Westlaw’s Days Are Numbered

No, Thomson Reuters is not about to go out of business or shut down its Westlaw legal research service.

But it is about to shut down Westlaw Classic, as the original version has been called ever since the introduction of WestlawNext.

575-a-blank-tombstone-with-As of August 31, 2015, Westlaw Classic will go the way of New Coke, becoming only a haunting memory among aging associates of legal research past.

In a recent email to Westlaw Classic subscribers, the company said access would be shut off as of Aug. 10. It explained:

It’s probably not a big surprise to you that this is happening. After all, WestlawNext is the world’s most advanced online legal research tool, and the focus of our product development – including new content, enhanced search and customization tools, as well as workflow and product integration strategies.

Our goal is to allow sufficient time for you to make the transition to WestlawNext. The transition is relatively seamless as all of the content in your current subscription is also available through the WestlawNext platform. We are committed to working closely with you to make sure you are fully trained on WestlawNext, long before your access to Westlaw Classic is removed. If you have questions about this transition or would like training, please contact me at your convenience. You can also register for complimentary training and learn more online.

Westlaw originally launched in 1975. It was West Publishing’s answer to Lexis, the legal research service launched by Mead Data Central in 1973. It was based on the software that had operated QUIC/LAW, a Canadian legal research system that operated from 1968 to 1973.

It flopped at first. So enamored was West of its editorial headnotes and key numbers, it put only them in Westlaw at first — not the full-text cases. Lexis, with a two-year head start over Westlaw and full-text cases, continued to gain market share while Westlaw faltered. By all accounts, it was the then president of West Publishing, Dwight Opperman, who pushed to expand Westlaw, over opposition from company insiders who either feared it would kill their book business or thought there was no market for computer-assisted legal research.

WALT

The West Automated Law Terminal (WALT).

Those early systems pre-dated the Web. They were dial-up services using dedicated terminals and ASCII-style commands. In 1983, West introduced a custom computer terminal to make life easier for its users. Called the West Automated Law Terminal, or WALT, it eliminated telephone dialing and provided a color-coded keyboard with dedicated keys for Shepardizing, page forward, page back, next case, previous case, and proximity commands.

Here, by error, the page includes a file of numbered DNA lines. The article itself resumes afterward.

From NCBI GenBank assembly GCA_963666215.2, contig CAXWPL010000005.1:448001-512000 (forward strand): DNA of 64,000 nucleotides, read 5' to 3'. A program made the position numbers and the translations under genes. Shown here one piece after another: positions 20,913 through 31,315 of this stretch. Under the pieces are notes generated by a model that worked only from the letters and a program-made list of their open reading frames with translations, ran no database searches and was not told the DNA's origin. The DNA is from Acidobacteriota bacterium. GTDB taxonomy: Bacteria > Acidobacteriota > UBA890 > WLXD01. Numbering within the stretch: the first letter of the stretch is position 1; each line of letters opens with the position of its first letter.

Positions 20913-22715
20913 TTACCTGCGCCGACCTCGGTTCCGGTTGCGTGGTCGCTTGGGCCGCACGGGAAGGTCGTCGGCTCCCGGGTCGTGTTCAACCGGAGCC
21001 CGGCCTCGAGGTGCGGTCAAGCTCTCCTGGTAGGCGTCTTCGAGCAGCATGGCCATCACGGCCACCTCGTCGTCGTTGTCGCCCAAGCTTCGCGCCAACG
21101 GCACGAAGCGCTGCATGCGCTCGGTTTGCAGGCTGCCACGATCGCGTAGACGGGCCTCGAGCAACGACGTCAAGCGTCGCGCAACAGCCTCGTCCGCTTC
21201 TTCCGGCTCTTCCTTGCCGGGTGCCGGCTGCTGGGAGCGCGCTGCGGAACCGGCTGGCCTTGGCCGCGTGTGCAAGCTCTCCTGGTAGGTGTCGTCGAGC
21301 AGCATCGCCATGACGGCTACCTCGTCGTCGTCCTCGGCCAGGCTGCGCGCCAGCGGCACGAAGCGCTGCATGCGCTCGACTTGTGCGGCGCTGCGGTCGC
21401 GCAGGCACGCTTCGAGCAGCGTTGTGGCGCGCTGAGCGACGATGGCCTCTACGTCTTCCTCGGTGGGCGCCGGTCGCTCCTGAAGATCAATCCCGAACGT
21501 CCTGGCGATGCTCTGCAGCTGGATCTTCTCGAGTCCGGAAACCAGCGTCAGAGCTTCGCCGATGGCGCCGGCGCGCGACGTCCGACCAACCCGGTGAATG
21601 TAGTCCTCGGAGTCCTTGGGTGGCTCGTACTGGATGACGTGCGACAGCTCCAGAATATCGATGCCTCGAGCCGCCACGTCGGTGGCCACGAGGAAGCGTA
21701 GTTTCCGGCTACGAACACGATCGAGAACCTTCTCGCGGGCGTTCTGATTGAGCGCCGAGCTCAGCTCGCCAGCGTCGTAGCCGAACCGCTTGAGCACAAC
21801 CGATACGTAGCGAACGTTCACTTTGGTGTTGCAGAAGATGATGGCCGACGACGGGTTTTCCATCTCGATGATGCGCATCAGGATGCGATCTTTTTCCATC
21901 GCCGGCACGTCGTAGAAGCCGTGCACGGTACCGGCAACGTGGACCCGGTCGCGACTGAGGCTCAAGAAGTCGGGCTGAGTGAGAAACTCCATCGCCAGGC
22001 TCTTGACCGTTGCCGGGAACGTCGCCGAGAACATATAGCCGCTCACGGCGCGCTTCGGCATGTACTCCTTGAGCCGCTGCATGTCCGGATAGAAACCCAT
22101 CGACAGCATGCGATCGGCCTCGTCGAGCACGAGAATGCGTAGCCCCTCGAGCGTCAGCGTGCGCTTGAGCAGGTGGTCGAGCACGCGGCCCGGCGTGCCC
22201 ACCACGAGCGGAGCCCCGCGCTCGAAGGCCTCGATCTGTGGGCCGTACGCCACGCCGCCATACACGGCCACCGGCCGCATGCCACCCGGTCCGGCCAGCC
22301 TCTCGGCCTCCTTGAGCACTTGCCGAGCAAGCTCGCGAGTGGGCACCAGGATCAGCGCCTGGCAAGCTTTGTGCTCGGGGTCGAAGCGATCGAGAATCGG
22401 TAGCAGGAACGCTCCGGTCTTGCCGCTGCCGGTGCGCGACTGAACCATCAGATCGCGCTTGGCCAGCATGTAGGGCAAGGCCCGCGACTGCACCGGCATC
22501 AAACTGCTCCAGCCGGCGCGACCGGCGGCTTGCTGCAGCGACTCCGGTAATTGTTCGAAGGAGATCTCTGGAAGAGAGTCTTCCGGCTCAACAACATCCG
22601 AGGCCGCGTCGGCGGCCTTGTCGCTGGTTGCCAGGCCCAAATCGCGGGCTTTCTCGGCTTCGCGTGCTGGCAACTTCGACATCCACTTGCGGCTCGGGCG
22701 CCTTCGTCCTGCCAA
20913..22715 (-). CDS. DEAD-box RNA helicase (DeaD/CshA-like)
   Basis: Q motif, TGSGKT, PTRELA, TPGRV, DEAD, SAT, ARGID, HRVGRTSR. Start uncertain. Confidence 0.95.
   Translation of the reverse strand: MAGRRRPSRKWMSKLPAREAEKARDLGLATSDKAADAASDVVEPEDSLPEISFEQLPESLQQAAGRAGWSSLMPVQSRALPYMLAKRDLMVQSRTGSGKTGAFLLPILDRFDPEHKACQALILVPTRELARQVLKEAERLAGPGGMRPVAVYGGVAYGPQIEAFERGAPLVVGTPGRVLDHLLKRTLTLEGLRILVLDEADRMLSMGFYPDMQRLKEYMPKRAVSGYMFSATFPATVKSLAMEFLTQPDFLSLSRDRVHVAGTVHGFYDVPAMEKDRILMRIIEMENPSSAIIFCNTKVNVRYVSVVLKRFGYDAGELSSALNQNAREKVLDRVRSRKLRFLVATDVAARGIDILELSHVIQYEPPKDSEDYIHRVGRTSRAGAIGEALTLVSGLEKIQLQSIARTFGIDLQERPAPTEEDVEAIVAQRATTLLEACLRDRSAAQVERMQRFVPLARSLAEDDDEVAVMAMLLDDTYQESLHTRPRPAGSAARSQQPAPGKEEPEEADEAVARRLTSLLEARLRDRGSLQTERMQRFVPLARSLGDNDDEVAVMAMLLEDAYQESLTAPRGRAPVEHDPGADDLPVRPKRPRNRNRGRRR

Westlaw was first available over the Internet via an early text-based application protocol called Telnet. It was clunky and difficult to use. In 1997, I wrote about West’s announcement at that year’s Legal Tech that it would be launching full browser-based access sometime in 1998. That it did, with the launch of Westlaw.com in March 1998.

On Feb. 1, 2010, West launched WestlawNext, and the future of Westlaw Classic became clear. It took more than five years for WestlawNext to nudge out its predecessor entirely, but now that day is approaching.

Of course, with Westlaw gone, there will be no need to call its successor WestlawNext. In just a few months, that means, there will be just one Thomson Reuters legal-research service, WestlawOnly.

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  • I believe that if you dig down you will find that the original indexing for the computerized system was, in substance, created by Janet Tracy, a Harvard Law School graduate with a degree, I believe, in Library Sciences from the University of Oregon.

  • This is interesting, I just did a post independently albeit on whether Westlaw’s days are over based on new entrants in the market. Funny how that works. Twitter is amazing.

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